“One of the biggest benefits of using a digital model is being able to define all the appropriate interfaces and do all the integration work necessary. A lot of these sensors will be built by one contractor, maybe the bus will be built by another, and the ground system by a different contractor. You have the models tying together these different areas of expertise, across all these different contractors, and it gives you an ability to do that integration much more rapidly.”
The biggest barrier challenging the MTCD’s full implementation of the digital engineering approach is the lack of a collaborative digital environment. Currently, SSC government/contractor networks are mostly isolated from each other and do not have the capability to
use these tools and integrated threads in a common space. “We’re spending time on and investing in the infrastructure to allow us to have a secure environment to share and integrate these various products,” Gussy explained. “There’s different models and tools that come from the developers and products from the integrated government team that we want to tie and link together for the full system of systems assessment. We need a common shared environment we can do that in.”
MTCD is pursuing a Cloud-Based Digital Environment to provide broad access to all of the digital engineering and Modeling & Simulation (M&S) tools. The project is currently evaluating usage of the U.S. Department of Defense’s Cloud One’s Digital Engineering as a Service (DEaaS). MTCD also is looking into Direct Connect and Commercial Solutions for classified options to increase the speed at which connections to the Cloud can be made.
If the project is successful, it will be a game-changer for SSC, Goff said. “How it works now is, we have a government model, and sometimes we send that model over to the contractors on CDs, because it’s classified. If we’re able to interact in the Cloud, when
I come to work every day, I’m logging in to a set of software in a classified, Cloud-based environment and the contractor is logging on to the same Cloud-based environment.
“They’re doing their development, and the government is reviewing that development, different contractors are interacting together in the Cloud at a classified level,” Goff said. “There’s no awkward stage of delivering a model, figuring out the software, what patches you have, what you don’t have, what modules you need.”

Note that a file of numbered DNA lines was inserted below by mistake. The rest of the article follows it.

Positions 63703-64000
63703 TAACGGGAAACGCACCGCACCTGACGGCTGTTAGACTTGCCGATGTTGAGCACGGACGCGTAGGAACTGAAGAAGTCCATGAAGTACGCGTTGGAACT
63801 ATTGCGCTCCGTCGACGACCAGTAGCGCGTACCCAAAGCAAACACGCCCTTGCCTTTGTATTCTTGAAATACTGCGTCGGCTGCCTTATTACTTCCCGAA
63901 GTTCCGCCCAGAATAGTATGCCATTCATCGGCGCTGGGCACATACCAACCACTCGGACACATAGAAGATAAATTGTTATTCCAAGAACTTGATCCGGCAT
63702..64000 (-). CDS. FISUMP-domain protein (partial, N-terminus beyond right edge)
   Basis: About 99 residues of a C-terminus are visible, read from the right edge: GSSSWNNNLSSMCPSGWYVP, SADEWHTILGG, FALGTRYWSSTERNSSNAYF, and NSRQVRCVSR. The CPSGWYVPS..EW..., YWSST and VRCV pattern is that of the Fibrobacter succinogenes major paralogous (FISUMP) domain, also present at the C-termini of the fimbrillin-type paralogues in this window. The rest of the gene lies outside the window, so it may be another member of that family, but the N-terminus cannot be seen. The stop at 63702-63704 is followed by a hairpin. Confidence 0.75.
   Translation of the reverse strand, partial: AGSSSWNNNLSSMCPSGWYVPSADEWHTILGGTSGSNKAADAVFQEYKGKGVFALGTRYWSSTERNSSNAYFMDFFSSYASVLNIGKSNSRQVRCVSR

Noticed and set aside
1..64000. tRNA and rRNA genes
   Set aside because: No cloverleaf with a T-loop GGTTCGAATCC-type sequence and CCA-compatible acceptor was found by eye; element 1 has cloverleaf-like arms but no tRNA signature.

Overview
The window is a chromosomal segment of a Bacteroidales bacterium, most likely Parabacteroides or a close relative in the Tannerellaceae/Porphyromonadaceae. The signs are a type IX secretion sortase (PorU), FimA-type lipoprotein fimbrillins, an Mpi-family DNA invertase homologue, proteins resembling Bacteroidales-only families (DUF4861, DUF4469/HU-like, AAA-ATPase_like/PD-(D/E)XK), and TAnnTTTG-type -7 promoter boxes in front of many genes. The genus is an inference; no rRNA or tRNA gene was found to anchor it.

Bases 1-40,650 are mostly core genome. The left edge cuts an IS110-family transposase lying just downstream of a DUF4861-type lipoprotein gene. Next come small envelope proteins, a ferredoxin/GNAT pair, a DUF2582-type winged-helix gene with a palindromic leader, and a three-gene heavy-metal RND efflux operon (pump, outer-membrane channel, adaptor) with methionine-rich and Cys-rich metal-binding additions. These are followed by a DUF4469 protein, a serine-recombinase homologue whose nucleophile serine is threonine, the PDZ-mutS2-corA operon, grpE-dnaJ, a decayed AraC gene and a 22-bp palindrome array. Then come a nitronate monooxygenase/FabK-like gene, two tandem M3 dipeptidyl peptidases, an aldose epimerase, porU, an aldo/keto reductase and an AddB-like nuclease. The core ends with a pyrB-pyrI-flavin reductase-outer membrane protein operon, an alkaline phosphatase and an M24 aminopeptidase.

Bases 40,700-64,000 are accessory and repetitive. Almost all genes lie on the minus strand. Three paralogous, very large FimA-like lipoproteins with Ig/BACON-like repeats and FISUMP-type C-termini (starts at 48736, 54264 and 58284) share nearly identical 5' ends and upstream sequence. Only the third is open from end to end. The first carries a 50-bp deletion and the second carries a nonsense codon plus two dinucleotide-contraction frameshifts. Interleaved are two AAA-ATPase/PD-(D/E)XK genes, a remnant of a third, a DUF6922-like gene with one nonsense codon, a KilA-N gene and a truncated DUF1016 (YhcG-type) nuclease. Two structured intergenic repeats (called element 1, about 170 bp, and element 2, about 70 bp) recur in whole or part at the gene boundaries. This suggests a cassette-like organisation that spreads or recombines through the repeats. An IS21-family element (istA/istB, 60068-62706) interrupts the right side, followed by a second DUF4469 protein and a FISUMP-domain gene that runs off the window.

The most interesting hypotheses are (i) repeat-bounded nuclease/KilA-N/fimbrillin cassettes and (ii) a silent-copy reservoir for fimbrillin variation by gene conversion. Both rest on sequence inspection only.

It would also make it easier in the future for new, emerging and smaller commercial space companies to work with the USSF, Goff added. Currently, larger defense “primes” have an advantage because they have established relationships with the government, have personnel with security clearances and access to secure facilities. A secure Cloud environment could help smaller companies interact with the government at the right classification levels in a matter of months, not years.
Macchia said one misconception he often hears about model-based systems engineering modeling is that there are a lot of non- recoverable costs. However, a MBSE model can be generated fairly quickly with initial information, but then subject matter experts and engineering leads have to help refine that data, which can sometimes take weeks.
“The resource-intensive piece in understanding a system is still the Systems Engineering required to ensure that the model is accurate, not the actual modeling effort,” Macchia said. “The model is a tool to help organize the systems engineering and helps to catch any areas that were missed or do not make sense. In the long run, the model saves time and money by identifying optimal solutions that wouldn’t have been possible to, or would have been difficult to identify by traditional means.
“Additionally, once we build a model of the system(s), engineers can use the models for future programs — update them and build off of them,” Macchia said. “It’s a dynamic description, rather than a static one.”
Even with the advances in modeling and technology, human experts are still a critical component for success, Gussy said. “One thing that doesn’t get said enough about digital engineering is that there is still a need for the subject matter experts and the real engineering teams,” Gussy said. “Some people envision that you have all these models and you change a parameter and push a button and an optimized design gets spit out. We can do that for simple trades but we still have some work to go to automate for assessment of the
complex and dynamic mission systems and warfighting scenarios that we are dealing with here.
“We need the skilled engineering personnel and technical experts to help build the models, drive smart trades and evaluate and interpret the data and results,” Gussy said.